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Importers to forfeit 5,000 containers to govt



Importers to forfeit 5,000 containers to govt



There is an indication that importers using ports in Lagos may forfeit no fewer than 5,000 containers to government as overtime cargoes.


Cargoes become overtime when they are not cleared with the statutory period of 28 days.

The containers have been wasting away in some terminals at Tincan and Lagos ports for various offences.

Already, Nigeria Customs Service (NCS) had said it would commence the movement of the overtime cargoes from the Ports and Terminal Multi-service Limited (PTML) at Tincan Port this week to Ikorodu Lighter Terminal.

Some of the overtime cargoes were part of the 5,000 containers that have congested the ports in the last five months because of the discrepancies and fraud discovered by the service.

It was gathered that customs agents had been clearing goods with Form M, Bill of Laden and Pre- Arrival Assessment Report (PAAR), which carry different names from that of the consignees.

The discovery led to detention of thousands of containers at the ports in Lagos and Tincan Island at the instance of Customs Comptroller General’s directive since January, 2019.

Customs had complained that agents had been clearing goods with Form M, Bill of Laden and Pre- Arrival Assessment Report (PAAR), which carried different names from that of the consignees.

The service had classified them as third party containers having discovered that the information provided in the clearing documents were not the same with the names of importers.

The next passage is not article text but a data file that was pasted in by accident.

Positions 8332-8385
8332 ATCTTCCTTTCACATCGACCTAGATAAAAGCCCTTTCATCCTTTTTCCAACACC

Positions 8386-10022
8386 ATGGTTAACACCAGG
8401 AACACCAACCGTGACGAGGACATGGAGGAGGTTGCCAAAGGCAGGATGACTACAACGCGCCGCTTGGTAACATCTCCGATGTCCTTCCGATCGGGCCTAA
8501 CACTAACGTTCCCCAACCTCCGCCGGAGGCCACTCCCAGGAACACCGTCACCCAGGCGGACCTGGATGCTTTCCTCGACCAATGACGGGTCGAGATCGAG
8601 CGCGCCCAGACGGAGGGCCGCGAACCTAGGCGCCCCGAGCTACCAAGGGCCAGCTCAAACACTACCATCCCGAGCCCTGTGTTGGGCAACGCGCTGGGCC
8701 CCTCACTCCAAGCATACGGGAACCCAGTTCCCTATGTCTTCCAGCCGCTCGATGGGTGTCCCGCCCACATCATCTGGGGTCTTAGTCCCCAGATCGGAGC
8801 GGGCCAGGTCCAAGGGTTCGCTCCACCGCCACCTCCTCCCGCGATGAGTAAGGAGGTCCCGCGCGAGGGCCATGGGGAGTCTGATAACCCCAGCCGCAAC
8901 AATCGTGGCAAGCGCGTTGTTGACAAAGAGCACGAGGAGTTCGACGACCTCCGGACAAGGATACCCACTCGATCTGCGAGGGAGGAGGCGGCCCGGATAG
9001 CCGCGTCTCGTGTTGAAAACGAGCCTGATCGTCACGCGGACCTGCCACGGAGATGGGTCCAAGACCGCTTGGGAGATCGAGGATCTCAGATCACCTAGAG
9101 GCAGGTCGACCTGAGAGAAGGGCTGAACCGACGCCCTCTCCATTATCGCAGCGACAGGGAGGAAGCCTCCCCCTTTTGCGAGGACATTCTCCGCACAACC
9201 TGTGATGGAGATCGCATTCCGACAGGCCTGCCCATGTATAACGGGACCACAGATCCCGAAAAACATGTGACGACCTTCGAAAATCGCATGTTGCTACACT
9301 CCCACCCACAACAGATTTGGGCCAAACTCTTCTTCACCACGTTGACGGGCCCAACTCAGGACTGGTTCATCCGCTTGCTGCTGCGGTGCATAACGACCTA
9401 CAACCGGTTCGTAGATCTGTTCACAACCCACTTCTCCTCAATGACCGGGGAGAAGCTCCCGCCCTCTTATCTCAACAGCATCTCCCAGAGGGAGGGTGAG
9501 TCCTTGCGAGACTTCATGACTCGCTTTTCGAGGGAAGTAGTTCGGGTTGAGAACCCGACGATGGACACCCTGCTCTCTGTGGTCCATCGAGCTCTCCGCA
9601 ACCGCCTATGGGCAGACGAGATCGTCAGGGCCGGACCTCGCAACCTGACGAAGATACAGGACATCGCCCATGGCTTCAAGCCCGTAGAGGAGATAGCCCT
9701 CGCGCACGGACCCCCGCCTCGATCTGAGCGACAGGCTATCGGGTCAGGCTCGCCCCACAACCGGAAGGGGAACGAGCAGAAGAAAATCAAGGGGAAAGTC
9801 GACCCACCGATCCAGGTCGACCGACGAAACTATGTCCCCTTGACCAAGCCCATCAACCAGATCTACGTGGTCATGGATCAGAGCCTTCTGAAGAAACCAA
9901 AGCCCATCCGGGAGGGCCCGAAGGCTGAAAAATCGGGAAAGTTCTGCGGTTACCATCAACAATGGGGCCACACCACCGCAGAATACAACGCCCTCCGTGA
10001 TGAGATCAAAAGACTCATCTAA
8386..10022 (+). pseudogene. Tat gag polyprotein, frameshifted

He further directed all area controllers to suspend the release of any cargoes with discrepancies in their documentation.

Troubled by the volume of overtime containers littering the ports, the Presidential Enabling Business Environment Committee (PEBEC) said at a closed door meeting in Lagos that it may soon begin auctioning of the overtime cargoes at Lagos ports.

It was learnt that the decision to transfer the container out of PTML was part of its ongoing efforts to create conducive business environment for trade facilitation.

Its Comptroller General of Customs, Col. Hameed Ali (rtd), explained at an interactive session with freight forwarders at the National Approved Government Freight Forwarders (NAGAFF) Headquarters in Lagos that the overtime cargoes would be moved to Ikorodu Lighter Terminal (ILT).

He stressed that the ports no longer had the traditional government warehouses for such cargoes.

Ali, who was represented by the Assistant Comptroller General of Customs Zone A, Kaycee Ekekezie faulted the shipping companies for their failures to provide holding bays for empty containers.

He said that Customs would force shipping companies to start paying for empty containers if the refuse carry them.

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